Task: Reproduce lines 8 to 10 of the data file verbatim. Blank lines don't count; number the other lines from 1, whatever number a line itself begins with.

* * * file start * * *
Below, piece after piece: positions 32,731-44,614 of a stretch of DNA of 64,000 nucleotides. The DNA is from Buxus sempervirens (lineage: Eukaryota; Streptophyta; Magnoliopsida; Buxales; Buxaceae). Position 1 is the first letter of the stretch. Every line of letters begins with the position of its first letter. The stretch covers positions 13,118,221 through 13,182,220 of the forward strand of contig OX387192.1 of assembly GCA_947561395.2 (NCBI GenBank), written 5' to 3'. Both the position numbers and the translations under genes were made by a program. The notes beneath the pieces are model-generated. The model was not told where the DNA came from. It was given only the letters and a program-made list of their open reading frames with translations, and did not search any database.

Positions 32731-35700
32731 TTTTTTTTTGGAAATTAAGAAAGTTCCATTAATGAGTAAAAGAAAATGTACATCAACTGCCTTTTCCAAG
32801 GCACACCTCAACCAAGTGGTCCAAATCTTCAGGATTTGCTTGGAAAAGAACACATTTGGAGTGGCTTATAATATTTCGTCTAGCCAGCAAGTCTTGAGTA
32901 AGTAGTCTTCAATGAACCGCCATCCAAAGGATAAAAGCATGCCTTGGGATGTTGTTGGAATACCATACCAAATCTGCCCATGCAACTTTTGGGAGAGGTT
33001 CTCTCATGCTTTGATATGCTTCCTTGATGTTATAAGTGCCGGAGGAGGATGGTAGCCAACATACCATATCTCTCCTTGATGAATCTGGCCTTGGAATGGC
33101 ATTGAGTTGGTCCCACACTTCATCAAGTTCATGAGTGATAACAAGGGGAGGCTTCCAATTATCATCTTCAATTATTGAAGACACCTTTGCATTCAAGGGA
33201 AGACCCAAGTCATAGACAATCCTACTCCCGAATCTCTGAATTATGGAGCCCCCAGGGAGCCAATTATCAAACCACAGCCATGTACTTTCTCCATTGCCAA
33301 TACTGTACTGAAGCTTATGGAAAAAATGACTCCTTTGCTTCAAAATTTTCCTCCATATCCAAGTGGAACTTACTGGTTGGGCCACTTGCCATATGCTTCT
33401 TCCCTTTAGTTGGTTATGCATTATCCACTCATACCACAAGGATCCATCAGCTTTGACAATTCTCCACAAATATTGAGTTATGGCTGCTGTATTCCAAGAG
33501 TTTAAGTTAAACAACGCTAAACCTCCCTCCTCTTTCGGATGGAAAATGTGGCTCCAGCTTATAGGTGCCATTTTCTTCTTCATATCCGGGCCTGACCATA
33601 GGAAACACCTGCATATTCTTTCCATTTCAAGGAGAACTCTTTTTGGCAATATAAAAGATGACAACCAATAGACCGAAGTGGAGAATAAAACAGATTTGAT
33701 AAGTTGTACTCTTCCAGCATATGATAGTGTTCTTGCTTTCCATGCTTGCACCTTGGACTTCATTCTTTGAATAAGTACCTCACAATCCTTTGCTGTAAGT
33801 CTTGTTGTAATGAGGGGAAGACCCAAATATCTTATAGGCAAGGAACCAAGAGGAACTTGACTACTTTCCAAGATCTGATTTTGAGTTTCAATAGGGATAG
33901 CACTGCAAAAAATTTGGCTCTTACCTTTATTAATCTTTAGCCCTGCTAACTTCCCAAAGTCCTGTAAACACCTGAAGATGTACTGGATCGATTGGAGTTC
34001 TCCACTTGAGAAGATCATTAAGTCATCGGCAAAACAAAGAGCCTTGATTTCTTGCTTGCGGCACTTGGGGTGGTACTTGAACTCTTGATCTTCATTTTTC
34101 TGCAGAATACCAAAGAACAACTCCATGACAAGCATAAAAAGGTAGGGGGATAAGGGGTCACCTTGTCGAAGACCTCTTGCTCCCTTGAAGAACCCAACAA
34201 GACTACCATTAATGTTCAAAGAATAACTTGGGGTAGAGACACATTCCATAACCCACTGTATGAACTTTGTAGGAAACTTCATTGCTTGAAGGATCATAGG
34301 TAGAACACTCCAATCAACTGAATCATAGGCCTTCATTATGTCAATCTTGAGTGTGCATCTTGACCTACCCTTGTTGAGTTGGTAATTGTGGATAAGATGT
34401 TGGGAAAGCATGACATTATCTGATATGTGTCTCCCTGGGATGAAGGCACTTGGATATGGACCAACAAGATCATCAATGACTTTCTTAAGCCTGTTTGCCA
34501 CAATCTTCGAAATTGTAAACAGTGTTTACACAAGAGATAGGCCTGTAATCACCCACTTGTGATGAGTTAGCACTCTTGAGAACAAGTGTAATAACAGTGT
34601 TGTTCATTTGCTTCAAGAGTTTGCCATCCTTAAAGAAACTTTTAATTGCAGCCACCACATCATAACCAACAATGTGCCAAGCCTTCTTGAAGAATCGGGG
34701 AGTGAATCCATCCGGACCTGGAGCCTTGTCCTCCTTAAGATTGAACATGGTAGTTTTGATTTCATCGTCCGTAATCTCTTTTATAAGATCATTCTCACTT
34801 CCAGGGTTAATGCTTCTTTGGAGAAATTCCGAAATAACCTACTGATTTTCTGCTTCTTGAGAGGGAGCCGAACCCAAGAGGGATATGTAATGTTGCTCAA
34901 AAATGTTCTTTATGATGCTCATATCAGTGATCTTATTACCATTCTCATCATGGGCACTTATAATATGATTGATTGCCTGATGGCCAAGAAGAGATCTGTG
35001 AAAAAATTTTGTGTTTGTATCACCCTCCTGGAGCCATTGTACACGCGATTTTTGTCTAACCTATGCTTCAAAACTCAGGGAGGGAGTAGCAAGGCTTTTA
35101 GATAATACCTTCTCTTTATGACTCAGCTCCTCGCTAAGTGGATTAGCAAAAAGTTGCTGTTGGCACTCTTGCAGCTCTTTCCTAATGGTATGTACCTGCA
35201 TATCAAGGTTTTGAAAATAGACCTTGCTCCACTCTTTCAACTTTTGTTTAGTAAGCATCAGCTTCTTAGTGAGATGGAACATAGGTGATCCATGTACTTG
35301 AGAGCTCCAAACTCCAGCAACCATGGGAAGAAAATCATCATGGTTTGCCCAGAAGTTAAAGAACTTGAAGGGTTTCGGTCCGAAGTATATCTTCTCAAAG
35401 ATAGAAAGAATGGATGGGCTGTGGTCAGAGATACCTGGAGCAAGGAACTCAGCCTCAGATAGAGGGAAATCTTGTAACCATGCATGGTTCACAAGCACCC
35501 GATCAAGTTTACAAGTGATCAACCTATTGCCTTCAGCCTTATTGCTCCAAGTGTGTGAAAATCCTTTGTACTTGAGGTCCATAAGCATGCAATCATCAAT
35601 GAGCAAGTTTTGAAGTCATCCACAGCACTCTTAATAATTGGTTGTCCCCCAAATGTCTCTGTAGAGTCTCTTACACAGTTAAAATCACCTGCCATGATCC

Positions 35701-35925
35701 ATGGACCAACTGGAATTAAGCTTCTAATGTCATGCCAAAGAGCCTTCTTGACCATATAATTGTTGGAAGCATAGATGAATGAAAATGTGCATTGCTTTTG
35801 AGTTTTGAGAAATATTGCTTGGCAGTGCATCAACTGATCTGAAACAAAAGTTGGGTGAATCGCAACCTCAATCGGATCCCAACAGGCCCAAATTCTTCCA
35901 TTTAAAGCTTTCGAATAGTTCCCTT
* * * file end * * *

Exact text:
33201 AGACCCAAGTCATAGACAATCCTACTCCCGAATCTCTGAATTATGGAGCCCCCAGGGAGCCAATTATCAAACCACAGCCATGTACTTTCTCCATTGCCAA
33301 TACTGTACTGAAGCTTATGGAAAAAATGACTCCTTTGCTTCAAAATTTTCCTCCATATCCAAGTGGAACTTACTGGTTGGGCCACTTGCCATATGCTTCT
33401 TCCCTTTAGTTGGTTATGCATTATCCACTCATACCACAAGGATCCATCAGCTTTGACAATTCTCCACAAATATTGAGTTATGGCTGCTGTATTCCAAGAG